Five Minutes With… KatieJane Garside

KatieJane Garside is a little out there, and no, we’re not just trying to make her sound mysterious. She is weird but also incredibly charming. An icon of Alternative music […]

KatieJane Garside is a little out there, and no, we’re not just trying to make her sound mysterious. She is weird but also incredibly charming. An icon of Alternative music who has been around since the late 80’s when she wriggled her way into the music scene with the now defunct cult band Daisy Chainsaw. Not bad for a self-confessed recluse.

Strong - Image copyright James Sutton

In case as a reader of SPHERE you have missed her progress which we doubt here is a brief summary. When she left Daisy Chainsaw in 1993, the 39 year old KatieJane took an hiatus from the music industry until she returned in 1999 with current act QueenAdreena. In 2006 she completed her own solo workings including the Lalleshwari home recordings and had her artwork shown at the Institute of Contemporary Art in London in 2005 and again with her multimedia exhibit entitled darling, they’ve found the body in Birmingham’s WOOM Gallery in 2007.
All this, while managing to create a following worldwide for herself playing festivals and gigs alongside recording five successful albums (with QueenAdreena) to date: “Music is survival for me, whether I like it or feel challenged as a musician is irrelevant, it’s something I have always had to do and it has gotten me through everything.”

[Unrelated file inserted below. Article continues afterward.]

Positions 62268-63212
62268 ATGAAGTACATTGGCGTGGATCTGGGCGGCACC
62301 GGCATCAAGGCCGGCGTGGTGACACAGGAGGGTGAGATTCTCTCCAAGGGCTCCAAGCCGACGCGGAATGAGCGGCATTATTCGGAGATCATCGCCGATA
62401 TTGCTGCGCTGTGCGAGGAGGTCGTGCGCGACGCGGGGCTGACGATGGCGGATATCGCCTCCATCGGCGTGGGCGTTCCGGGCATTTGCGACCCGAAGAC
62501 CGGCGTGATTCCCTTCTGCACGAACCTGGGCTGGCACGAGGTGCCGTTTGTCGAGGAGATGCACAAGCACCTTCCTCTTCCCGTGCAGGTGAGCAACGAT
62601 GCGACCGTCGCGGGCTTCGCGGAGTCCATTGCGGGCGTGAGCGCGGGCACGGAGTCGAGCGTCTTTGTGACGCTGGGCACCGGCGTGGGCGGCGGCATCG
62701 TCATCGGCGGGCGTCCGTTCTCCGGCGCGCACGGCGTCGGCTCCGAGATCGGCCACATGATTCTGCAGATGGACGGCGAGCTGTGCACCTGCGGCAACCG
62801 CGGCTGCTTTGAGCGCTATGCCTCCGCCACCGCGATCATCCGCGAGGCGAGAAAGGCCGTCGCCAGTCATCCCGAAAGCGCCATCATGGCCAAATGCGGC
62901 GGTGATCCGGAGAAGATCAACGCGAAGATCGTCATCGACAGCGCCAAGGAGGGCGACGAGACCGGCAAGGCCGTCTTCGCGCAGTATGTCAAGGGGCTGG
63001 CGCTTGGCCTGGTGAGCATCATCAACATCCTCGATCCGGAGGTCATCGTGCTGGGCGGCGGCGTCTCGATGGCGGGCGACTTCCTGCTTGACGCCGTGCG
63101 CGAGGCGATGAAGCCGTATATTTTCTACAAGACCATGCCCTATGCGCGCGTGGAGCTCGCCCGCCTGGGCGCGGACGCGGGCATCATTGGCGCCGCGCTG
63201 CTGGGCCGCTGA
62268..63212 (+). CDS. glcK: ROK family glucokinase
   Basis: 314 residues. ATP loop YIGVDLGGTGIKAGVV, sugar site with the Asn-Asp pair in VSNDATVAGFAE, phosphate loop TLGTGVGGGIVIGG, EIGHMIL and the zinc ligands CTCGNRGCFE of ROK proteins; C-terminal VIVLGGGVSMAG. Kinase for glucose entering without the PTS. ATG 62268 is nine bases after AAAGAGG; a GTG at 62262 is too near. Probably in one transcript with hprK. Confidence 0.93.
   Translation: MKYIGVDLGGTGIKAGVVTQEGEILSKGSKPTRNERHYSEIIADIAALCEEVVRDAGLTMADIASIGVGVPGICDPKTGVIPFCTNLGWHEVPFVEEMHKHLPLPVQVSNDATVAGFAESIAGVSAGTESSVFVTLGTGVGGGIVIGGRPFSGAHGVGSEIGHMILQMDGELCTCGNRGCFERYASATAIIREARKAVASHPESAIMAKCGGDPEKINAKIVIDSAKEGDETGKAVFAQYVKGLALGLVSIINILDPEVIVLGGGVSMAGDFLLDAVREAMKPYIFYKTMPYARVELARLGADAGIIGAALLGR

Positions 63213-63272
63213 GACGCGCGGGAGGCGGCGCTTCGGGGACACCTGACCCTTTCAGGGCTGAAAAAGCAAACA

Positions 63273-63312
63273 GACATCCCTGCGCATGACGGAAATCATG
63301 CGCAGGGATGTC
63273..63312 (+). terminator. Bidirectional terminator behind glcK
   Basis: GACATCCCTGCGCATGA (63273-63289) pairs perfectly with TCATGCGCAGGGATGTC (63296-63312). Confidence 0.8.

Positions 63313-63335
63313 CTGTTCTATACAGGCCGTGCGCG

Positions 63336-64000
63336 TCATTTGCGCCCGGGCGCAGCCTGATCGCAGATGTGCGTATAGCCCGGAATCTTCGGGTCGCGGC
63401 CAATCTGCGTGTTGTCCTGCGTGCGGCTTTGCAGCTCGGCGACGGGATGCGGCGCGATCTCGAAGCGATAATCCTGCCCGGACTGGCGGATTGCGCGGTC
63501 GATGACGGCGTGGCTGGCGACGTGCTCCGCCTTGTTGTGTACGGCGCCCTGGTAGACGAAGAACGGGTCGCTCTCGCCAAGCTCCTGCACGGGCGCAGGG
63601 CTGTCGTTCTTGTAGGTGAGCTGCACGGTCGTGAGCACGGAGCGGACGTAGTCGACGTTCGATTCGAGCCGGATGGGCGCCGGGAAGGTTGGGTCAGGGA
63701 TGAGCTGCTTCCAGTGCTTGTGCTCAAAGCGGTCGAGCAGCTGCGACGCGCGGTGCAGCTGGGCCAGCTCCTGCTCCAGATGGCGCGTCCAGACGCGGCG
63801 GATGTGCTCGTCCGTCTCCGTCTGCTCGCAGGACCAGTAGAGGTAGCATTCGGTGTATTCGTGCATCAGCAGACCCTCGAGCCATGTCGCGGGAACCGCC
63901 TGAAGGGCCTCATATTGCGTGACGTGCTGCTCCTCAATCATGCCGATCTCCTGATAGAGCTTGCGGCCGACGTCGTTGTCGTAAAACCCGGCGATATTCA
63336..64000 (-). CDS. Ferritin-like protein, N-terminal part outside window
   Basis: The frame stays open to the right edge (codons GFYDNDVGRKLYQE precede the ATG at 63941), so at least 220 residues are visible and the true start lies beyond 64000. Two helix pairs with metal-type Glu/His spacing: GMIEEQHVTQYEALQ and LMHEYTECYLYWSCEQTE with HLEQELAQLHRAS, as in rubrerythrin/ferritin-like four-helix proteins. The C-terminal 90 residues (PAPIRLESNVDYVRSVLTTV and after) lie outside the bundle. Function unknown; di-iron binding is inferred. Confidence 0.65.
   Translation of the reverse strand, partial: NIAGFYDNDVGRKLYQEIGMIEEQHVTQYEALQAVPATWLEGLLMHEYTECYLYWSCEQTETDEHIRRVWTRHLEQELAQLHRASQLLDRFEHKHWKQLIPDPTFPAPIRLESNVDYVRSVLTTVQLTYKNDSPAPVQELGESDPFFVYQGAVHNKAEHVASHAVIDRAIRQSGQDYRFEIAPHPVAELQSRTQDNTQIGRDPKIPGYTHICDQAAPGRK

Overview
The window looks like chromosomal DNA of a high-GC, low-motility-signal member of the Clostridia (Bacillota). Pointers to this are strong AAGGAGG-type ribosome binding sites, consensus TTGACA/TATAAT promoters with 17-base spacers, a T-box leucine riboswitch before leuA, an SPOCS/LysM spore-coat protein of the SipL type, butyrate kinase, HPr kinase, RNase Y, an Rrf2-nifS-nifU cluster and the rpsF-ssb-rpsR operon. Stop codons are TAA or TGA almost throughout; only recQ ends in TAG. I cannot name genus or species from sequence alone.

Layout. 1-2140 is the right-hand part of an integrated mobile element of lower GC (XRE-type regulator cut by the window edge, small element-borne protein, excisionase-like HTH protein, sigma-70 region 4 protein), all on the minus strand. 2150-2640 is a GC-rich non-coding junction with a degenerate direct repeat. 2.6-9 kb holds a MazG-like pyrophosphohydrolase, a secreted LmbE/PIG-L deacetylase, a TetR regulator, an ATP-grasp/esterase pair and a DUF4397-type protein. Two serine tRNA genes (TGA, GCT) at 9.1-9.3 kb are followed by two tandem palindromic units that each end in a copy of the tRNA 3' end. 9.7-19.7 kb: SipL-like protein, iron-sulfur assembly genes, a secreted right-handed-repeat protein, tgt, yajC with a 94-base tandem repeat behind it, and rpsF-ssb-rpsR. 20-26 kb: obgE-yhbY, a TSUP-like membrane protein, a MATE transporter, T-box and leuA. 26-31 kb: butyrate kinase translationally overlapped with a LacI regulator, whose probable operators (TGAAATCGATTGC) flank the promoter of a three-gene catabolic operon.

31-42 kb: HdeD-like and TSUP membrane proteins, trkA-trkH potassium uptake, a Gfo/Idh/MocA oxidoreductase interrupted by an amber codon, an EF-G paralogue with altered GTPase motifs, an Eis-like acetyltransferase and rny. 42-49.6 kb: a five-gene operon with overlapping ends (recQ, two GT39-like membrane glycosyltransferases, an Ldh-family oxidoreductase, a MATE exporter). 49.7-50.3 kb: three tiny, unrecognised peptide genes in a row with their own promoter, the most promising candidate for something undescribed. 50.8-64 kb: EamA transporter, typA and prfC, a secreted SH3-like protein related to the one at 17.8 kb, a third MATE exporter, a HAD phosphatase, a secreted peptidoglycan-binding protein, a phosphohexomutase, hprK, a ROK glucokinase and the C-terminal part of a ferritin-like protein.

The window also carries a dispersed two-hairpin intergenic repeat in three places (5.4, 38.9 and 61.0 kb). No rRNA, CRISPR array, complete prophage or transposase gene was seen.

The musical journey of KJG started in 1989 when she answered an advertisement from her guitarist Crispin Gray looking for a vocalist for what was to become Daisy Chainsaw. This period was a great time of discovery for the artist who used the experience to find her voice and a style that enabled her to bring her current band QueenAdreena to life, and with each effort she has garnered new fans within the indie, Alternative and Goth genres:  “I am still trying to find my place in music and deal with the insignificance and vastness of the world. I don’t mean that negatively, I just mean that in order to move on, for me it’s about removing myself from the outside world and concentrating on what matters the most, which  is music and sound.”

KJG says that the chaotic nature of the songs she creates mimics that of the writing process, as it involves becoming lost in the music without imposing any personality or will on the thoughts that contribute. She describes the experience as a lightening bolt striking. “I have been doing this since I was 18 years old so I can’t recall how exactly I create but it feels like lightening just strikes me.” She adds: “When I first started I just wanted to clear away the bullshit and release all this anger and emotion I had, and music was the one thing I knew that I could do, that I had faith in. I take inspiration from what is around me, go into the studio and press record.”
She describes working with the band: “I see us as a four legged animal, or a beast and each member is a limb and attached to the other, we writhe about and create noises, it is very primal to me.”